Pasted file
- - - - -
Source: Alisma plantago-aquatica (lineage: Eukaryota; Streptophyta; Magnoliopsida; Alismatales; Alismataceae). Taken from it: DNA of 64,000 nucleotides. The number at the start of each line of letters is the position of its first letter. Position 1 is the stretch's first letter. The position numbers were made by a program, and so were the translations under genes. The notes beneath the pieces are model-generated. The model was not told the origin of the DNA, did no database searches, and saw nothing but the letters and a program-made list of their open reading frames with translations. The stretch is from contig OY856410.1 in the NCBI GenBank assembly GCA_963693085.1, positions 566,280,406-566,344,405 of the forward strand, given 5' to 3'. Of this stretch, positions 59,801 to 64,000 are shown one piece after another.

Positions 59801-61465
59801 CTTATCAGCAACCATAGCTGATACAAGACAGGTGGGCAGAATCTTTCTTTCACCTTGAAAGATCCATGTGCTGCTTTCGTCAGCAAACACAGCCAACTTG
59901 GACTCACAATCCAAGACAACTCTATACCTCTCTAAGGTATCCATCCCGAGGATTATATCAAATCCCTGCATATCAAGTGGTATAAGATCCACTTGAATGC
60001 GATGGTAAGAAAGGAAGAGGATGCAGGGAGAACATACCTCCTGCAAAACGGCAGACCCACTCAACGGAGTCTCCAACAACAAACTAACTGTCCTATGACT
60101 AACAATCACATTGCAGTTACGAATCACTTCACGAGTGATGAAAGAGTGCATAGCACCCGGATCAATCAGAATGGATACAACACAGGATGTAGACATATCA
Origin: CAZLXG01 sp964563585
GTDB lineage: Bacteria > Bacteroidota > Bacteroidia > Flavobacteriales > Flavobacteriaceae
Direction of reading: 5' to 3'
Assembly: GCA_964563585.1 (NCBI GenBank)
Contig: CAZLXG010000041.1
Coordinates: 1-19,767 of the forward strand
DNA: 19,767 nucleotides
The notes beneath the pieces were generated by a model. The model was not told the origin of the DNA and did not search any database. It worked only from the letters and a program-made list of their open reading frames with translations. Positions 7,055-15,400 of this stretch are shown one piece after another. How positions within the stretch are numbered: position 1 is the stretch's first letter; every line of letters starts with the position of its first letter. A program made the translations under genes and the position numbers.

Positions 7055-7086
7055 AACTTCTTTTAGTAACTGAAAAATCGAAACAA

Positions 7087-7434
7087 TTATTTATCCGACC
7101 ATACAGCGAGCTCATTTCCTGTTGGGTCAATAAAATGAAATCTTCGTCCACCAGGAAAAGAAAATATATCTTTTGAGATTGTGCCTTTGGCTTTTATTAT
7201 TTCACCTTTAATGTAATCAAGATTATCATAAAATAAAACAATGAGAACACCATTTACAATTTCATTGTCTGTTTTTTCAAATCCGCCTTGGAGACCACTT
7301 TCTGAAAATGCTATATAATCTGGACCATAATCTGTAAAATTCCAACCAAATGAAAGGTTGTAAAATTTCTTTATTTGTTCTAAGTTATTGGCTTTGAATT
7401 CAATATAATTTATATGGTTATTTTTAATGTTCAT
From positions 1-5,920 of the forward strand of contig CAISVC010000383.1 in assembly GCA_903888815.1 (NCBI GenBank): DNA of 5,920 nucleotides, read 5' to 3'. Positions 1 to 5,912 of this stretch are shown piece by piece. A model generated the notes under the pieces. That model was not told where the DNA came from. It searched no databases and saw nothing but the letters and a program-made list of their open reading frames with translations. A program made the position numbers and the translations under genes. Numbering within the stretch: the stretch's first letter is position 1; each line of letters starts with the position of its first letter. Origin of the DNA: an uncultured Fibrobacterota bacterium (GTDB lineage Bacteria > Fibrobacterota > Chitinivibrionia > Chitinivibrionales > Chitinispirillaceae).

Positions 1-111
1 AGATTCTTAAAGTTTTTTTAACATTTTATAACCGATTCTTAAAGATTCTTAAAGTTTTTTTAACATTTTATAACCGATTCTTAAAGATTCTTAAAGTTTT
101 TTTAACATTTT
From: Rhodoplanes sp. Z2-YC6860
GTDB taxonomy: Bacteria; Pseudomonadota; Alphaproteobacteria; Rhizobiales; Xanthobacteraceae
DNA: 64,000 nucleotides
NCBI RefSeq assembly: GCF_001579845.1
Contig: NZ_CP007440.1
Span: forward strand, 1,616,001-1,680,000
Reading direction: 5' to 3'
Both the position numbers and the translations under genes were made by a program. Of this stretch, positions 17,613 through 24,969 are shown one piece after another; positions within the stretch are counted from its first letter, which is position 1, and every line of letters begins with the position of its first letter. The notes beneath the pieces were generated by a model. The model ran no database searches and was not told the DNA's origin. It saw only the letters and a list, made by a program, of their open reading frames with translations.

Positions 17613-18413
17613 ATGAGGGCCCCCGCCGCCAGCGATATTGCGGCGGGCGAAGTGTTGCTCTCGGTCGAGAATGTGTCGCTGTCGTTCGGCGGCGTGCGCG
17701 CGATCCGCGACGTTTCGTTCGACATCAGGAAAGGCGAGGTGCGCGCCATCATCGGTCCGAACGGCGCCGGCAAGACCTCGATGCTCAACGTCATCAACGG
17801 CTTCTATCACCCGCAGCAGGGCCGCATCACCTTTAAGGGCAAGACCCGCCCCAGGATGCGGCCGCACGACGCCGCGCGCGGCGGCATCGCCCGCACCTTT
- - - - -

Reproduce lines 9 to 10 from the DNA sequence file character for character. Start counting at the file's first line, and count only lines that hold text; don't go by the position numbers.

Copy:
Direction of reading: 5' to 3'
Assembly: GCA_964563585.1 (NCBI GenBank)